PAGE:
Utah’s missing congressman, Jim Matheson,
came out of his hole on March 21 just long
enough to vote against his party’s health-care
plan. That’s good news, considering
some Utahns thought Matheson had died
while sucking on oysters at Old Ebbitt Grill
with his GOP and lobbyist cronies back in
2008. The bad news is that while out in the
sunshine, he cast a shadow. Upon seeing
his shadow, Mr. Matheson did what comes
most naturally to him—he ran back into his
hole, where he will hide until Election Day,
signaling that Utah Democrats living in his
district can expect at least another eight
months of Republican winter.
The historic national health-care plan
President Obama signed into law March 23
was opposed by Jim Matheson, one of the so-called
Blue Dog Coalition of Democrats who
as often as not vote with their Republican
counterparts. They are said to be independent
thinkers who vote their conscience,
are fiscally conservative and think the
Democratic Party leadership is too liberal.
Those Blue Dogs should be given the benefit
of the doubt, don’t you think?
As when Jim Matheson voted to send our troops to Iraq: There was nothing political about that at all, right? His vote was obviously independently derived from good conscience, and he was convinced going to war would bear little financial risk. Neither could his pro-war vote be construed as a liberal vote, and as long as he is not viewed as a liberal, he can win in his district until, well, forever—so why should he come out of his hole?
Because as long as he doesn’t, he will be
regarded as a coward. Nobody likes a coward;
neither the left nor the right, the moral
nor unjust, Democrats nor Republicans nor
Independents. And Jim Matheson is a coward.
Not that we didn’t know that already.
Somewhere in our past, this newspaper
said something “mean” about him, and
he hasn’t spoken to any of our reporters
for years. It was probably me. I don’t
mind at all saying mean things about Jim
Matheson. I’ve voted for him and supported
him with time and resources, so I figure
I’ve paid for the privilege.
I haven’t voted for Matheson in several
elections, having lost faith in him a long
time ago. I also feel a goodly amount of guilt
for helping him get elected in the first place,
because once you get these guys into office,
you can’t get them out. They’re worse than
grass stains on a wedding dress. Judging
from online comments, phone messages,
and the guys speaking through the mist in
the Sports Mall steam room, Matheson could
be going down. It’s
not simply because
against the health-care
plan. It’s how he
did it. A growing number
of Utah Democrats
have had enough of
his perpetual legislative
It would be one thing if people believed Matheson had voted his “conscience” and “independently” decided this legislation is so imperfect as to merit his “no” vote. He wouldn’t have supported Lincoln’s “imperfect” Civil War plan, either. America is either willing to value the well being of all of its citizens, or it is not. Matheson has no plan. He offers nothing as a counter. Constituents who try talking to him are directed to an e-mail address. That’s what passes for public service in this sad era of American politics.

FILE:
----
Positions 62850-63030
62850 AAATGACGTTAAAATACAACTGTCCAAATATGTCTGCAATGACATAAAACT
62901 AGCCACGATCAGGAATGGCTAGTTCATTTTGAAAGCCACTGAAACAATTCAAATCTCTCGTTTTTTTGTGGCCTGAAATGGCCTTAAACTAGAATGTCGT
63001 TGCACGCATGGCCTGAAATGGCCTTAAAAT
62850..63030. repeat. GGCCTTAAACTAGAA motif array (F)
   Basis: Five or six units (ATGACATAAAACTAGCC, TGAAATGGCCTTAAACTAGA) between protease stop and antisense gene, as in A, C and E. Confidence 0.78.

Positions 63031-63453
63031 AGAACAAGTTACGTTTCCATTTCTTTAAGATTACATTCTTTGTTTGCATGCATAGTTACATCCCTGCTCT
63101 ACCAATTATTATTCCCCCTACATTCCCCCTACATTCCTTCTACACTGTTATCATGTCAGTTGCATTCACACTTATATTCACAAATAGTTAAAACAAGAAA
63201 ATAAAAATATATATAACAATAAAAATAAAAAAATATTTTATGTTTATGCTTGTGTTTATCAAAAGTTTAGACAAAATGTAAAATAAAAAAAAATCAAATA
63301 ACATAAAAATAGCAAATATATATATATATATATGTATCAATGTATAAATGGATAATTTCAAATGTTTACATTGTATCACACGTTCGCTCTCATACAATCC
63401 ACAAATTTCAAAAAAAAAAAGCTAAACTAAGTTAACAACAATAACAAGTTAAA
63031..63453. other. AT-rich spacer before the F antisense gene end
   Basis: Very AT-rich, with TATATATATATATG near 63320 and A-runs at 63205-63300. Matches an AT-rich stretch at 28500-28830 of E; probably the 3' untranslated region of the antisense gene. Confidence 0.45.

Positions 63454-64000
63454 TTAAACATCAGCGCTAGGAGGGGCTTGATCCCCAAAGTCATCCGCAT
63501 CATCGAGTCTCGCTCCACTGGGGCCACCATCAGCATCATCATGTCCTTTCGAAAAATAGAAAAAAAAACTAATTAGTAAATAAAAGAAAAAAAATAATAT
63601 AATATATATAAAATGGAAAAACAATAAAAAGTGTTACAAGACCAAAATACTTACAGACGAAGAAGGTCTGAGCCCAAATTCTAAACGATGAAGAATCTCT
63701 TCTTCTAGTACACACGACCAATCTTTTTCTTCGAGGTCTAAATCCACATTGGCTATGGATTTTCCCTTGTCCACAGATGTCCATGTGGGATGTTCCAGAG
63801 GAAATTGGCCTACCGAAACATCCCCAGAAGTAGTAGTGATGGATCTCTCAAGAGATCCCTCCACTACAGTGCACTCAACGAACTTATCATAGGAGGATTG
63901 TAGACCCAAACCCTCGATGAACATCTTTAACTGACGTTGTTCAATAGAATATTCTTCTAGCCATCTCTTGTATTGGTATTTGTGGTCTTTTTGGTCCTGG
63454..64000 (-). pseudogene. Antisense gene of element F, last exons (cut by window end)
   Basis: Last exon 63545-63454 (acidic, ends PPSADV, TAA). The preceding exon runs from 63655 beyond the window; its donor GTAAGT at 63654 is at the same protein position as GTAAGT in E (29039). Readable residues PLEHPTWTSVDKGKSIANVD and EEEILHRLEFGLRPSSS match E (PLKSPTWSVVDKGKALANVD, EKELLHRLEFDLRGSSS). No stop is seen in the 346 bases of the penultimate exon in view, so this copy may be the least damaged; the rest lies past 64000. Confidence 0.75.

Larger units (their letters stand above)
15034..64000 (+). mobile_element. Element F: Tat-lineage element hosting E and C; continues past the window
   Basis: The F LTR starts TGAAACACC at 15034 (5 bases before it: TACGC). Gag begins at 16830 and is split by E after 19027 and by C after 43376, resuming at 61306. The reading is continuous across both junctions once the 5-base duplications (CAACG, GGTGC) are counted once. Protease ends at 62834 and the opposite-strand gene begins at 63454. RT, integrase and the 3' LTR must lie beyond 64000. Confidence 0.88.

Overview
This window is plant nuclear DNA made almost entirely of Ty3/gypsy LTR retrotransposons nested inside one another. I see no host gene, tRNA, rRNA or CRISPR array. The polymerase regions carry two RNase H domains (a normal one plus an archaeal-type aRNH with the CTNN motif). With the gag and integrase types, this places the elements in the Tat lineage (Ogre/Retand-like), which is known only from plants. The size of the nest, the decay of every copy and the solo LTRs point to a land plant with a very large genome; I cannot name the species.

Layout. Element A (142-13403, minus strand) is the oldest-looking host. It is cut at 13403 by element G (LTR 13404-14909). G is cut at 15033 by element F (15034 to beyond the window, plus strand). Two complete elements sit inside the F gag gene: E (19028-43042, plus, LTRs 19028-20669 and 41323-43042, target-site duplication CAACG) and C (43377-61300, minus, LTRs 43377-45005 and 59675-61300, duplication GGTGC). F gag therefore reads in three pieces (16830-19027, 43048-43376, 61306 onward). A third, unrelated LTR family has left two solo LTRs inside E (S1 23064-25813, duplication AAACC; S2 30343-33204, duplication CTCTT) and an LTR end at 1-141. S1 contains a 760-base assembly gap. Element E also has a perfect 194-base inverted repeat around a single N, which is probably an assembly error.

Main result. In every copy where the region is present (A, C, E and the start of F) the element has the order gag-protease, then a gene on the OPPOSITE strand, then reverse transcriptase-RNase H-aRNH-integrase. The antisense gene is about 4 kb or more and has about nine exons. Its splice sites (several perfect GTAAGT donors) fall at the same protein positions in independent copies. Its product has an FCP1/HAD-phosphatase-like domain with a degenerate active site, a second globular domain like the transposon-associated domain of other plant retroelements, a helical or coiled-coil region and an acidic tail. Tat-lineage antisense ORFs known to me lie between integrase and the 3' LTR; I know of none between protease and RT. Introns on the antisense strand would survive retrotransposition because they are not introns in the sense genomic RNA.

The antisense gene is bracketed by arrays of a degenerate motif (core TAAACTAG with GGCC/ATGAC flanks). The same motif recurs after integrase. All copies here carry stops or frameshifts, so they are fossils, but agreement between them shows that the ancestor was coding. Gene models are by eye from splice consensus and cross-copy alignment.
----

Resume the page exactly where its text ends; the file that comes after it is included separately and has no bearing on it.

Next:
Tell you what—right now, I’d trade Republican Jason Chaffetz straight up for Jim Matheson. I’d pay to see Matheson squirm around the bloodsuckers of the far Republican right who comprise Chaffetz’s congressional district. I’d bet his “independence” and “conscience”—two words dear to most Democrats, which have been used deceptively against them by Matheson—would disappear from his vocabulary faster than a dollar bill on the Capitol steps.
It’s not enough that Matheson voted no
on health care. His vote signals his willingness
to play along with the dangerous
rhetoric coming from the mouths of many
Republican legislators and their supporters
on the far right. That is the company he has
chosen and must be judged by—the men
and women who lied us into Iraq, who lied
about death panels, who call their fellow
Americans socialists (while accepting other
forms of social services), who use the word
“nigger,” who call Nancy Pelosi a “bitch”
even though they’ve never met her, who
think Harry Reid is a communist, who drape
themselves in the flag but don’t like paying
for what it represents, who want our president
to fail, who hide
behind the Bible while
sinning wildly, who favor
corporate America over
the well-being of their
The great health-care debate was a political partisan show. How can it be possible, really, that not even one Republican House member voted for this bill? Not one? This was just a grand stage to set up elections this coming November—a pig in a poke, a way to get on public record, a position that can be used against a political opponent. That’s just fine with me. Matheson voted no. I’ll vote against Matheson. Again.
It’s not like Utah’s Democrats have a voice anyway—the worst-gerrymandered districts in the country ensure that. But, that only adds to the pain, because Salt Lake County alone is home to tens of thousands of Democrats who effectively have no political voice. Add in Summit and Grand counties, which also sided with Obama in the last election. Matheson could have earned his Democratic stripes by standing up for those fellow citizens statewide. He could have voted on principle, not conscience. That would have been a bold move, a leader’s move. Jim Matheson needn’t worry about being spineless—that’s covered in his federal-employee health-care plan, the likes of which you’ll never see.